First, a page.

GoGo Morrow Dropped her latest single, “Don’t Stop,” featuring Yung Bleu

Written and Edited by:  Shirley Reynozo @moyamusic_

Step into the electrifying world of GoGo Morrow, an extraordinary artist whose multifaceted talents have been making waves in the music industry. The Philly native is one full of risk-taking, hard work and purposeful alignment. With a track record of touring for years as a backup singer for artists like Lady Gaga, Wiz Khalifa and Kanye West’s Sunday Service Choir, GoGo slowly came to realize that her calling was to be a solo artist. As a versatile singer, songwriter, and performer, Gogo Morrow has crafted a dynamic career that stands out with every beat. Her journey began on the stages of notable events, where she showcased her incredible prowess. Her musical journey hit new heights with the release of her latest single, “Don’t Stop,” featuring Yung Bleu, which dropped on 11/15/2023. Here at Galore we are most excited to highlight her latest single release.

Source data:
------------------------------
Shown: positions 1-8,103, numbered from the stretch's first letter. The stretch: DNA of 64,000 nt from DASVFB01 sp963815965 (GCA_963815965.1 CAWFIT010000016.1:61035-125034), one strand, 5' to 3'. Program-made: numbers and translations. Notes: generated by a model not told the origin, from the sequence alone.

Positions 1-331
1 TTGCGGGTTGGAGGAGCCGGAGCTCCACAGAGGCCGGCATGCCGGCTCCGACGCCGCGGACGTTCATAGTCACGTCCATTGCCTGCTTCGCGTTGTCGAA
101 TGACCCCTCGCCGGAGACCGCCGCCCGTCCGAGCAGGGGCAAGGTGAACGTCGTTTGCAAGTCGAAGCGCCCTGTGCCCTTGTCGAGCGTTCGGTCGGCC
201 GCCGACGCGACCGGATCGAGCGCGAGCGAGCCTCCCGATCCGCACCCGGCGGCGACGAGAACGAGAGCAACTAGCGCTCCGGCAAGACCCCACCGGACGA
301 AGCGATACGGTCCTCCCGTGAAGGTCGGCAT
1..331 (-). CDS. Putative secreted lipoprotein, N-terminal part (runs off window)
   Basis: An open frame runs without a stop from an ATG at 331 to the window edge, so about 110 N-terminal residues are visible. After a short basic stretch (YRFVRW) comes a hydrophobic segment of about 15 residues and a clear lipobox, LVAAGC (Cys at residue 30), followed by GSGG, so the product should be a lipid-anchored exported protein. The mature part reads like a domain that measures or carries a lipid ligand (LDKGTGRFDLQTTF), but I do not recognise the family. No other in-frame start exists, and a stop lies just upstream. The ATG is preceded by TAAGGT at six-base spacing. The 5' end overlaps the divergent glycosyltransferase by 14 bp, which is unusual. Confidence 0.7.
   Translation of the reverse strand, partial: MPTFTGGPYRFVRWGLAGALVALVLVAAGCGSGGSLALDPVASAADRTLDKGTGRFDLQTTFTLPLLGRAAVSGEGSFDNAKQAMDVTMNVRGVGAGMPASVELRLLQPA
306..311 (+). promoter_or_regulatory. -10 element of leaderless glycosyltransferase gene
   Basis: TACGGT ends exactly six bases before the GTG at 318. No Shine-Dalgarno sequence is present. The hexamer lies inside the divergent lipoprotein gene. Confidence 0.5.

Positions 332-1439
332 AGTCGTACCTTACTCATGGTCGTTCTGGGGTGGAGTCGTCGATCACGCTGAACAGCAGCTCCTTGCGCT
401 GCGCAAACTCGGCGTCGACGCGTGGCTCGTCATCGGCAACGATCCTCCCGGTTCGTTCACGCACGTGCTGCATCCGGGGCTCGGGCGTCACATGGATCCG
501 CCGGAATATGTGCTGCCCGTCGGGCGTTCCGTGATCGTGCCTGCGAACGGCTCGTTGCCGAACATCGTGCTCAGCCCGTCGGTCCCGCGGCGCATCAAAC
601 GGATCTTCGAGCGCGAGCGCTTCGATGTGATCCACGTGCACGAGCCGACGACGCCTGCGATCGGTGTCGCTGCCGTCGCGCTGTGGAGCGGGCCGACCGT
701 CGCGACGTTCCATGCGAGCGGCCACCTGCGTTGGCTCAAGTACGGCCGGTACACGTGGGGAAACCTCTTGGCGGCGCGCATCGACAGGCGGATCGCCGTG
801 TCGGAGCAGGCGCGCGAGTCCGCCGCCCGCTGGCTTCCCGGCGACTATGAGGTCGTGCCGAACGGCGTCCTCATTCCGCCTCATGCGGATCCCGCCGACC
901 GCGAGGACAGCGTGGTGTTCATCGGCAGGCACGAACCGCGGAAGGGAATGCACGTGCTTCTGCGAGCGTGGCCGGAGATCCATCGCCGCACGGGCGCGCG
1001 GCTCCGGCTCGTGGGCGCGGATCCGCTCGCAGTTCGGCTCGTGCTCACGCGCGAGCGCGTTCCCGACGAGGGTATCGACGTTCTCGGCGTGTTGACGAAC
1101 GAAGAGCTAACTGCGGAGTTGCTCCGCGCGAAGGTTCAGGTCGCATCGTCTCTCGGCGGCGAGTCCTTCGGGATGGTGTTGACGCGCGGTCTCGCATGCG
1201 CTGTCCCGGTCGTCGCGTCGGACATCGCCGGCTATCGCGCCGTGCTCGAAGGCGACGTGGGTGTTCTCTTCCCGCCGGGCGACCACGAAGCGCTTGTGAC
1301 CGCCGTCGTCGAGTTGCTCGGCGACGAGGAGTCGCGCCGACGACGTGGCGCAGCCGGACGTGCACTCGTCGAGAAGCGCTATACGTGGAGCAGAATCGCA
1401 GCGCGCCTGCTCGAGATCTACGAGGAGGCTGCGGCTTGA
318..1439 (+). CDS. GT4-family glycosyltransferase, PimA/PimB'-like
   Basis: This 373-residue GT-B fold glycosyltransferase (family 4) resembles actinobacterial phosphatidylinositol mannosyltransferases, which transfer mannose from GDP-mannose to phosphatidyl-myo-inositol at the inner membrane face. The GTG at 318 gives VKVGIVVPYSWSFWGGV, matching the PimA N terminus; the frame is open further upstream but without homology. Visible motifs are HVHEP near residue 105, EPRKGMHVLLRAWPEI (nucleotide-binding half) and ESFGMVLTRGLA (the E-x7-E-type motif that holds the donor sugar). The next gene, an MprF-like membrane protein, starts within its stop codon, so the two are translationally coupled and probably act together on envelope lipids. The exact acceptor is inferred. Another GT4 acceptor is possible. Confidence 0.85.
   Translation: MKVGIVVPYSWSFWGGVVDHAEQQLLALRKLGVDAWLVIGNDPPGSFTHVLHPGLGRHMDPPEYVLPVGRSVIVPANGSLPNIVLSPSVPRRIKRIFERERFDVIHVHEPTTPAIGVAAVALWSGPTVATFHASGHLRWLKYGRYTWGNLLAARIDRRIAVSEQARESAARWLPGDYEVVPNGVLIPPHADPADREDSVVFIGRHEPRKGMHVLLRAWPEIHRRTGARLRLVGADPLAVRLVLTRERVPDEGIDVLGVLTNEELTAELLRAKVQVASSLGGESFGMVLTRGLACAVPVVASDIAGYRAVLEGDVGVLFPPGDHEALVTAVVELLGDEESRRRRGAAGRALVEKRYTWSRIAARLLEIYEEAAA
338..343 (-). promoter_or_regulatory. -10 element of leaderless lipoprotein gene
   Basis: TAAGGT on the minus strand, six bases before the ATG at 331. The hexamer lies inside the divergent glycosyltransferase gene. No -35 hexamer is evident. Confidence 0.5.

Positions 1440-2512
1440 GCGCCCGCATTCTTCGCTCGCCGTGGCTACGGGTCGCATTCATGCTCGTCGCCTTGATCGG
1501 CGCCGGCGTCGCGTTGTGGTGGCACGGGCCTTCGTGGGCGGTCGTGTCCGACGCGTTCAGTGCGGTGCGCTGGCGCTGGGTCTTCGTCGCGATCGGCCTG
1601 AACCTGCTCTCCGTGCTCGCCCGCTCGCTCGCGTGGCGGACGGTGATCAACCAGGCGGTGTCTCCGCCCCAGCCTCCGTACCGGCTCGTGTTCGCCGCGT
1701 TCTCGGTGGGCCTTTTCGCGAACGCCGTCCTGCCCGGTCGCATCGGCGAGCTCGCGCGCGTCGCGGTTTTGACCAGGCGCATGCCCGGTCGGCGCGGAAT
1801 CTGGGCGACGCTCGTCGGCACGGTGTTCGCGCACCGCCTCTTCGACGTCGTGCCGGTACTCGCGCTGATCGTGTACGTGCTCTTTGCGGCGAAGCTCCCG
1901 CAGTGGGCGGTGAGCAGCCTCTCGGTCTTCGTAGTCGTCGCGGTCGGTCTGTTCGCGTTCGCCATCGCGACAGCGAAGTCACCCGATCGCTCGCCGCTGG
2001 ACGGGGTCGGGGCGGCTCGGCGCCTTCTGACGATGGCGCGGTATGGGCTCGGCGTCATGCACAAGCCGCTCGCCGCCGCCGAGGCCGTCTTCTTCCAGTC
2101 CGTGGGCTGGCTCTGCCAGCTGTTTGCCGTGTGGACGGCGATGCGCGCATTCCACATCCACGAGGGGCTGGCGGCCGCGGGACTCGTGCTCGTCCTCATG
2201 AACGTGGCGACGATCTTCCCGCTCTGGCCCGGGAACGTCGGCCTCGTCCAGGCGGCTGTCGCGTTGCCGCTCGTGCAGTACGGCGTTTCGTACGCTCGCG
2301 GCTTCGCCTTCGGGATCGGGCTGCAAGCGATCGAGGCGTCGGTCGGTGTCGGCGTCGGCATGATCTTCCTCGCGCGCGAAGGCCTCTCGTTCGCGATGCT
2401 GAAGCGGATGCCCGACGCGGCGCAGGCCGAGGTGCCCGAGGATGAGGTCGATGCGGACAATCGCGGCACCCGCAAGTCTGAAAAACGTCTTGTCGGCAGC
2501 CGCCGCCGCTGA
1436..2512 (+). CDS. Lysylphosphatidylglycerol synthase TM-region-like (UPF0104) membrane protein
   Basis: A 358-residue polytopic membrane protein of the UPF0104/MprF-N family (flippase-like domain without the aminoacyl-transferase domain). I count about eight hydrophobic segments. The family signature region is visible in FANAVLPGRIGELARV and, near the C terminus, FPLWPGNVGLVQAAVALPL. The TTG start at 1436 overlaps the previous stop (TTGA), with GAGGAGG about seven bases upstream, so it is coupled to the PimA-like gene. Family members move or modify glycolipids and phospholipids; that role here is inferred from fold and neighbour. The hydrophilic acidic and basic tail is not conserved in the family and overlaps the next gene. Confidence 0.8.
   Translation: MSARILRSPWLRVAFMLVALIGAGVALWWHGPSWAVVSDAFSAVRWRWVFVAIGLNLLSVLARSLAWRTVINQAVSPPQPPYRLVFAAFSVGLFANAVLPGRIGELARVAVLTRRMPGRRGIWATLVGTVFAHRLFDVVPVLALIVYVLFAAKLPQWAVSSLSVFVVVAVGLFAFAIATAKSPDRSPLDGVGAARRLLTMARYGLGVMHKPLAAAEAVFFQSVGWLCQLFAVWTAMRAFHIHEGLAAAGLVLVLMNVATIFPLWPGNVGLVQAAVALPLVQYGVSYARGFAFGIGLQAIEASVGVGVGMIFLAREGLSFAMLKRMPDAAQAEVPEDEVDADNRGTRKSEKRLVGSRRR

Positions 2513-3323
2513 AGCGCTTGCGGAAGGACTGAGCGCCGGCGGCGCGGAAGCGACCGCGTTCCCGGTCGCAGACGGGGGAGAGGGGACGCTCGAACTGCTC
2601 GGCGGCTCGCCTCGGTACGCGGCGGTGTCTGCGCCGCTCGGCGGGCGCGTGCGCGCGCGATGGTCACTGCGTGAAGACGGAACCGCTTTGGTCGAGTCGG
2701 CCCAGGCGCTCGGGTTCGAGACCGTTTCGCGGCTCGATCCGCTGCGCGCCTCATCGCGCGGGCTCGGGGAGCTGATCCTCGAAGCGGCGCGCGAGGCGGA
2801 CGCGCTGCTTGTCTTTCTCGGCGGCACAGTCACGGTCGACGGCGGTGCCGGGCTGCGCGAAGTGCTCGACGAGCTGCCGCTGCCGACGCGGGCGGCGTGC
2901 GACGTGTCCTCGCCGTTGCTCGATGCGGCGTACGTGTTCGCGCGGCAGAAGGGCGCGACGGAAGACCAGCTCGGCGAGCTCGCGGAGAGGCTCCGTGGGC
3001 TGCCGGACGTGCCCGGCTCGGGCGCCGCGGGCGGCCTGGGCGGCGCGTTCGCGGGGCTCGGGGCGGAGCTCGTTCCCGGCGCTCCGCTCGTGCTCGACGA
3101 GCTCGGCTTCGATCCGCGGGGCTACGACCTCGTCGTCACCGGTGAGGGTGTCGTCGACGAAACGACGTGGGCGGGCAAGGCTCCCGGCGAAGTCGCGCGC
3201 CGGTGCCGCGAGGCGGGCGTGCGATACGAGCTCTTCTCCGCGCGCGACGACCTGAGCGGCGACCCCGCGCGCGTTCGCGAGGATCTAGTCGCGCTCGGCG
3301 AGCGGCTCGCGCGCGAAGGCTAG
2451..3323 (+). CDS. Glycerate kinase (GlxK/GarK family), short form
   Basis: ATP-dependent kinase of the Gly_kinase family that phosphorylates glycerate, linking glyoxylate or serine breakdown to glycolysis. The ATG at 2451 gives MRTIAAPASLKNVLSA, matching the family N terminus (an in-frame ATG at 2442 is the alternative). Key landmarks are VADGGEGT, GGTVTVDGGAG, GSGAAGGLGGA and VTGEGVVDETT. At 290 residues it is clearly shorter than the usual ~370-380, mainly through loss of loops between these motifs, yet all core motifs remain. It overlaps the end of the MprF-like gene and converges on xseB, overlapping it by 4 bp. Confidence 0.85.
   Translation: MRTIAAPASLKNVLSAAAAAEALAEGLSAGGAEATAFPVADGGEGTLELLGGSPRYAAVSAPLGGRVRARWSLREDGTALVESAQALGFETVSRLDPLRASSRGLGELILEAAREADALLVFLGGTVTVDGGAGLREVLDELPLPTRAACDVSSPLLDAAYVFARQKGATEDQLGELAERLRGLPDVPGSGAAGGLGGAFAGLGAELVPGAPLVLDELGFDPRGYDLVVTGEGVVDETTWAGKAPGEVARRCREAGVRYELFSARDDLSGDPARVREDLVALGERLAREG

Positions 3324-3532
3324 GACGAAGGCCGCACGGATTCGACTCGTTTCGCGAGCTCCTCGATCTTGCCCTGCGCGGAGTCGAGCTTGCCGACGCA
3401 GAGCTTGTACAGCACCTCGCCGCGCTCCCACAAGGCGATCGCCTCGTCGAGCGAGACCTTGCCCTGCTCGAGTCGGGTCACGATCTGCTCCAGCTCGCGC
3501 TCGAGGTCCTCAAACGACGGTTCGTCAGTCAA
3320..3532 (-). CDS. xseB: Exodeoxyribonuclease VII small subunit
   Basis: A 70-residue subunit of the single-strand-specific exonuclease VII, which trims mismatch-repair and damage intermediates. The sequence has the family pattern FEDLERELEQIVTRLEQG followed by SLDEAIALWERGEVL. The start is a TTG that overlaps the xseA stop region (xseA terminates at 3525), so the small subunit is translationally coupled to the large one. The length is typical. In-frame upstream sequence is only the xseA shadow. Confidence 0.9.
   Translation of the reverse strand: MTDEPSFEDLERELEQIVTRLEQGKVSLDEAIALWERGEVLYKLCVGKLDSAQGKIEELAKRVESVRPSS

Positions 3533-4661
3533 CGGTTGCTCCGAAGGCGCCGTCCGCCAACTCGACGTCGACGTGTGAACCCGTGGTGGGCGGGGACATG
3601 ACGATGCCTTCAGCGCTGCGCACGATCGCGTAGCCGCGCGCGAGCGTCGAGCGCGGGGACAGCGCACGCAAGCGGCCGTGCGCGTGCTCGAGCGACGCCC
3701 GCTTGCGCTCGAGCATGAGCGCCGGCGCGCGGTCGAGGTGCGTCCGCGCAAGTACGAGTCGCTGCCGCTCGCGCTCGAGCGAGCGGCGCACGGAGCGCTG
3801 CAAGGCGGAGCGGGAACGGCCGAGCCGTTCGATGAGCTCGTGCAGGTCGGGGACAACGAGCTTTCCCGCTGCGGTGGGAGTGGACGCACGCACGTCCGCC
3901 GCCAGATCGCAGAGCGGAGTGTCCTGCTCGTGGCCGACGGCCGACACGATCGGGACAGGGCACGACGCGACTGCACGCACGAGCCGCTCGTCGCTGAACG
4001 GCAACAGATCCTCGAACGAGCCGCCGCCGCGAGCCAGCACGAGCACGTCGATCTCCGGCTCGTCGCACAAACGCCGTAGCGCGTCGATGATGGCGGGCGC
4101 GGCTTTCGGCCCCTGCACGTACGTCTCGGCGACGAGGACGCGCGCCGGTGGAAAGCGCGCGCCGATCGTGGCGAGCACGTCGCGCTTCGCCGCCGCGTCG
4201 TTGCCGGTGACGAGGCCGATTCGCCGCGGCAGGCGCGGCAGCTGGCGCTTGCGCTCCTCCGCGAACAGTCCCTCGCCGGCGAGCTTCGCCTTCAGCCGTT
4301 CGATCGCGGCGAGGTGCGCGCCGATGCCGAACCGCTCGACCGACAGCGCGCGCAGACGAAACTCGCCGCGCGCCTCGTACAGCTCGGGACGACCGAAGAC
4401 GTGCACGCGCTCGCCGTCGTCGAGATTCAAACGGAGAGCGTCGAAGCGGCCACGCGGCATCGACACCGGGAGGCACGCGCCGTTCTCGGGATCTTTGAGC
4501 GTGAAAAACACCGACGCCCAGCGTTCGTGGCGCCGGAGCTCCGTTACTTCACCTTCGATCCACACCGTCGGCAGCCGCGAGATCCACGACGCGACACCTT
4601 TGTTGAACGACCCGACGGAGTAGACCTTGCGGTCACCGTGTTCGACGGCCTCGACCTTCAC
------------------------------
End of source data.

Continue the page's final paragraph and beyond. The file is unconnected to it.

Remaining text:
In 2022, GoGo Morrow embarked on a tour alongside the sensational Flo Milli, leaving an indelible mark on audiences across the nation. The BET Awards’ Amplified Stage and Howard University’s spirited homecoming were just a glimpse of her captivating live performances. Beyond the stage, GoGo Morrow made her presence felt in the world of television, making a memorable appearance on the popular series “Grownish.”